Similarly, Yaz led the AL in batting average in 1968 at .301 and led the AL with an adjusted OPS+ of 193. Billy Terry hit .401 in 1930 but finished 4th in the NL in adjusted OPS+ at only 158. Yaz's 1968 was a much greater achievement than Terry's 1930.

redsock said...

I love this one:

Yaz led the 1968 AL with a .301 BA.

In 1930, the ENTIRE NL batted .303!

...

(The AL batted .230 in 1968.)

Jere said...

Hughes has given up less than 100 runs tonight--that, my friends, is grounds for a standing O.

2-0 Jays in the 6th.

Jere said...

Phil Hughes is pitching to a 3.00 ERA through 6. Fortunately the Yanks are Philling their Huggies at the plate, still 2-0 Team Canada.

Jere said...

and i've finally found a game-type-cast I can live with. At least for tonight. The ES Urine N one, go figure.

Jere said...

inanimAte Rod up with dicks on the pond, no out. Guy gets 2 strikes on him, then wild pitches the run home. And then gets the K. And HGHiambi gets a sac fly, but Abreu thrown out at third to end sixth. 2-2.

phrenile said...

Didn't Ty Cobb bat over .400 avg for his career if you exclude walks from at-bats (which they didn't do back then)?

I can't stand Freakonomics, aka Crappy Sociology by Assholes.

Jere said...

Very nice inning for Jays pitcher B. Wolfe, we go to the 8th, tied at a deuce.

Jere said...

"Yaz led the 1968 AL with a .301 BA."

Also was the worst dressed off the field.

Year of the Pitcher, '68, Denny McClain was 31 and 8, last to win 30. Very early memories of mine include people saying, "Tommy John, John Denny, Denny McClain...." I've tried to complete the circle for years but people just refuse to name their damn kids McClain. (Especially McClain Tommy.) I did come up with a "cycle" with two guys, thought: Tom Gorman and Gorman Thomas, assuming Tom Gorman's full name was Thomas. (just checked. it is. So... Thomas Gorman Thomas Gorman Thomas...and so on.)

Jere said...

Come on Stairs, take Joba deep!

Jere said...

Can someone please tell me how Abreu singled to center with Damon on second, and he didn't go to third? Either way, the runner from third scored, and it's 3-2 Yanks in the eighth. Of course, a Jays error made this bunt-fest, non-base-advancing -on-singles rally possible.

Jere said...

single off Mo to start 9th. Tying run on.

Jere said...

runner moved up! man on 2nd 1 out for Overbay

Jere said...

two and 0, mo losin' it!

Jere said...

runner moves to third on ground out. tying run on 3rd, 2 out. 9th inning. it's up to Aaron Hill

Jere said...

strikes out looking. Yanks with another BS win, which for them is just a regular win.

redsock said...

Didn't Ty Cobb bat over .400 avg for his career if you exclude walks from at-bats (which they didn't do back then)?

No. Walks were not part of AB during Cobb's era. (... And Cobb actually did have an ERA!)

Actually, Cobb's lifetime average has dropped since I was a kid. I grew up knowing it as .367, but more accurate research puts it at .366.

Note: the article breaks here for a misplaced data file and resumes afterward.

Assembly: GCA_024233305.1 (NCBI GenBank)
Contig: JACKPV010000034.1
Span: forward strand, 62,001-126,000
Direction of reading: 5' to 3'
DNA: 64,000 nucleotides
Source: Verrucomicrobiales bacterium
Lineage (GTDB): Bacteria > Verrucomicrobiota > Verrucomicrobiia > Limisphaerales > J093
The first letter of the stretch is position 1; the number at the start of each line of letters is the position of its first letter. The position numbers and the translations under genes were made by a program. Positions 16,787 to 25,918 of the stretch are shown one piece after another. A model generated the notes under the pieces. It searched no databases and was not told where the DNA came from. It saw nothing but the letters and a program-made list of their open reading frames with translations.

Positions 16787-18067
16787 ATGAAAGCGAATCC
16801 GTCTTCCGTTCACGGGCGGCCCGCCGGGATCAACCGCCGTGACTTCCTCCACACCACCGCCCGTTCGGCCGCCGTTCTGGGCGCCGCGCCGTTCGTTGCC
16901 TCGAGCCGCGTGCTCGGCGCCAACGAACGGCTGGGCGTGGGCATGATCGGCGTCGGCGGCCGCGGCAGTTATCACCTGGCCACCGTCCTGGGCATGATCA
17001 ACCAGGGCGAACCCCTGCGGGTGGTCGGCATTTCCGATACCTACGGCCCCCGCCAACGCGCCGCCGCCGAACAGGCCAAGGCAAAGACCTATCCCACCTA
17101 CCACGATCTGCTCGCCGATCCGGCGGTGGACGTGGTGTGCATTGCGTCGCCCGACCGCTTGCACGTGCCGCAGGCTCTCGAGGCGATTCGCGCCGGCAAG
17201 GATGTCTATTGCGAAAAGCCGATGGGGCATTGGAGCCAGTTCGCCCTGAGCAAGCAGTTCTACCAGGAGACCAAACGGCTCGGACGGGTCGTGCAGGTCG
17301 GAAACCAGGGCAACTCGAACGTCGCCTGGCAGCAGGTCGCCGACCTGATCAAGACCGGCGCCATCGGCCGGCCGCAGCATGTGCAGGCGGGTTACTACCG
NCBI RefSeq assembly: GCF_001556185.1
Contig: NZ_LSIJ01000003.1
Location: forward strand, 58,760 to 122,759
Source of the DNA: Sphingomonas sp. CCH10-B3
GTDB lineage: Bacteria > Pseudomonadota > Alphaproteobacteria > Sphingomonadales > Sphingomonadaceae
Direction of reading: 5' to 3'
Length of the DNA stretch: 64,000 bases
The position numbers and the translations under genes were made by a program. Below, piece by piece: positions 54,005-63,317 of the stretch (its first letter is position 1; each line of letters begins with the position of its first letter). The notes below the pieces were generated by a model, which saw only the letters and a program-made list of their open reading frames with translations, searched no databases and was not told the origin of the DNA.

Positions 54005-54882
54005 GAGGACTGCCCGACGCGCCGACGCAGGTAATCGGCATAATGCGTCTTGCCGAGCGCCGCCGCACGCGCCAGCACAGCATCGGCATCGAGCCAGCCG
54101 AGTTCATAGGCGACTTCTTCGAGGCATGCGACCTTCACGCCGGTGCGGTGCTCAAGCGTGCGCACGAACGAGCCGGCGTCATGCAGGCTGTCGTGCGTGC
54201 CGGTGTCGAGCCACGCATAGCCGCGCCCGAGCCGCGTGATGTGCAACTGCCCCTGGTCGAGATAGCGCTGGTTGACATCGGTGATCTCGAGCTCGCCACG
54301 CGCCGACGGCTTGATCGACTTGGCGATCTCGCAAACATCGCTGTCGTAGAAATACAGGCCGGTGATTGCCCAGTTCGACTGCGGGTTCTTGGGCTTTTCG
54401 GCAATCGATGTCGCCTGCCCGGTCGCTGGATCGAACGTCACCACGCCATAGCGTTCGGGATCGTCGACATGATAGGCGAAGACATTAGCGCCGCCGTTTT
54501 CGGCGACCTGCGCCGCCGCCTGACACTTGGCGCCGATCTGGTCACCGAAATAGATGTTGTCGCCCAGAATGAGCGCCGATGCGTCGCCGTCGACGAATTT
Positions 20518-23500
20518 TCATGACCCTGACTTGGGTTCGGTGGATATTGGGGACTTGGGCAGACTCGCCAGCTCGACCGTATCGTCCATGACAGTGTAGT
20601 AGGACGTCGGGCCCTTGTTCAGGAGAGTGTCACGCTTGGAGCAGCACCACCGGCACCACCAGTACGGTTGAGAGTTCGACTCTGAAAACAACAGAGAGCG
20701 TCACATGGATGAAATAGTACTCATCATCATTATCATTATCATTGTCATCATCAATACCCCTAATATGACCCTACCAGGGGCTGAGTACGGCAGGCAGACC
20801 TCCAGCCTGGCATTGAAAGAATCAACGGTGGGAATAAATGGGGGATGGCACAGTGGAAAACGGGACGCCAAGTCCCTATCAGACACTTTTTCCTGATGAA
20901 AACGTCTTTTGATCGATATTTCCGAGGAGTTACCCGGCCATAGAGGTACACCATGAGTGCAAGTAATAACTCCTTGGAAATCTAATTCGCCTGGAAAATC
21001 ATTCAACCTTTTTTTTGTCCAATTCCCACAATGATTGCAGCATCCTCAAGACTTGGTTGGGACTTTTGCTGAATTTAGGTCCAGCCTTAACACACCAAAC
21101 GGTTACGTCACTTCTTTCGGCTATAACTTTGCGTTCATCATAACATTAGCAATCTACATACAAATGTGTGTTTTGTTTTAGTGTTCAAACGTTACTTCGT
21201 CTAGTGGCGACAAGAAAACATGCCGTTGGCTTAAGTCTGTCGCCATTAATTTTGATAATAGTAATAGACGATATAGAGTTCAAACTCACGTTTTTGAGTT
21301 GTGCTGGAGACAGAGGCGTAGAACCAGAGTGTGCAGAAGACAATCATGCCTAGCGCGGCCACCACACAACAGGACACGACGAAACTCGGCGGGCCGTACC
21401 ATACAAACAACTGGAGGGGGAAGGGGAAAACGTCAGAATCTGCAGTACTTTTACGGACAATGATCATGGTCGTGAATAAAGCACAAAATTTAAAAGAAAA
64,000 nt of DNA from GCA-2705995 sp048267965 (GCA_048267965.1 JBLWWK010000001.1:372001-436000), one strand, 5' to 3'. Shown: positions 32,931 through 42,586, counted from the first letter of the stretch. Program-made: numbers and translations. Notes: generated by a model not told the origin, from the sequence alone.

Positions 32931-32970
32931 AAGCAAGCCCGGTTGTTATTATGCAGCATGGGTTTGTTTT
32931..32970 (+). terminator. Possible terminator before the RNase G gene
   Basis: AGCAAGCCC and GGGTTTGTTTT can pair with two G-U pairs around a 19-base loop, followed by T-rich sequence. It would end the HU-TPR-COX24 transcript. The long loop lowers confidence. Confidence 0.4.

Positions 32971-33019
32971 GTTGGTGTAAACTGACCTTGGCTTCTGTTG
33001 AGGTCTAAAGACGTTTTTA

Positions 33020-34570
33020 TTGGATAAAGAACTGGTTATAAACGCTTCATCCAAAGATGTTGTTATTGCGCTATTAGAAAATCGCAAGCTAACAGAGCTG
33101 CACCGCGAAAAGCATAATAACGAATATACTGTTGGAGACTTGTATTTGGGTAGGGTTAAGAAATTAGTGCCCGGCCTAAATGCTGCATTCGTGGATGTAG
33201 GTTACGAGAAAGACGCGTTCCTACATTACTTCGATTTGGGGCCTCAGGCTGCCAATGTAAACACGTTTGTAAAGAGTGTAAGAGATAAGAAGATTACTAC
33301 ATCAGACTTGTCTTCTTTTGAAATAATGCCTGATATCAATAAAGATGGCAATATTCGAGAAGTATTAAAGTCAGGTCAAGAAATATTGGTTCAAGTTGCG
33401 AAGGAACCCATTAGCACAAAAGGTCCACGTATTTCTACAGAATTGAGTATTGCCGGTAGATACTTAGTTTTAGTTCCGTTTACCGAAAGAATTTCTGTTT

Jack Marshall said...

(I agree with phrenile on Freakanomics---a very over-rated and much-hyped book that has 20 sloppy conclusions for every illuminating one.)

But regarding the Jays-Yanks, which I watched in all three games...how does anyone pick the Jays to win anything? The line-up is filled with half-good players like Eckstein, Stairs, Zaun, Frank Thomas---none of these guys would ever be considered starters for the Sox OR the Yankees! Sure, Rolen would be good if he stayed healthy, but oops! he's back on the disabled list. Wells looks like he's declining fast. Overbay is an average AL first baseman, not a star. Rios and Hill are good, but even the Orioles have two good players in their line-up. The NY radio team kept raving about how tight the games had been and how this showed the depth of the AL---what garbage. It showed that the Yankees weren't playing very well, that's all.

Jere said...

And we thought Pete Rose broke his hit record when he got 4192, but he actually broke it at 4191.

L-girl said...

I can't stand Freakonomics, aka Crappy Sociology by Assholes.

Leaving aside whether we like or don't like Freakonomics, why are the authors assholes?

9casey said...

L-girl said...
I can't stand Freakonomics, aka Crappy Sociology by Assholes.

Leaving aside whether we like or don't like Freakonomics, why are the authors assholes?



Don't you know that anyone who doesn't agree with your way of thinking is an ASSHOLE, where have you been?...:)

L-girl said...

Don't you know that anyone who doesn't agree with your way of thinking is an ASSHOLE, where have you been?...:)

Well, I have been away... :)

But seriously, that doesn't seem very Phrenile-like. I figured he must know something I don't.

I personally like Freakonomics. I don't think it's the Answer To All Mysteries, just an interesting and different way of looking at certain questions, positing possible answers. I also find the writers personable, friendly and open-minded. Which leaves me wondering why they are assholes.

tim said...

Dunno if anyone's seen this but, hilarious!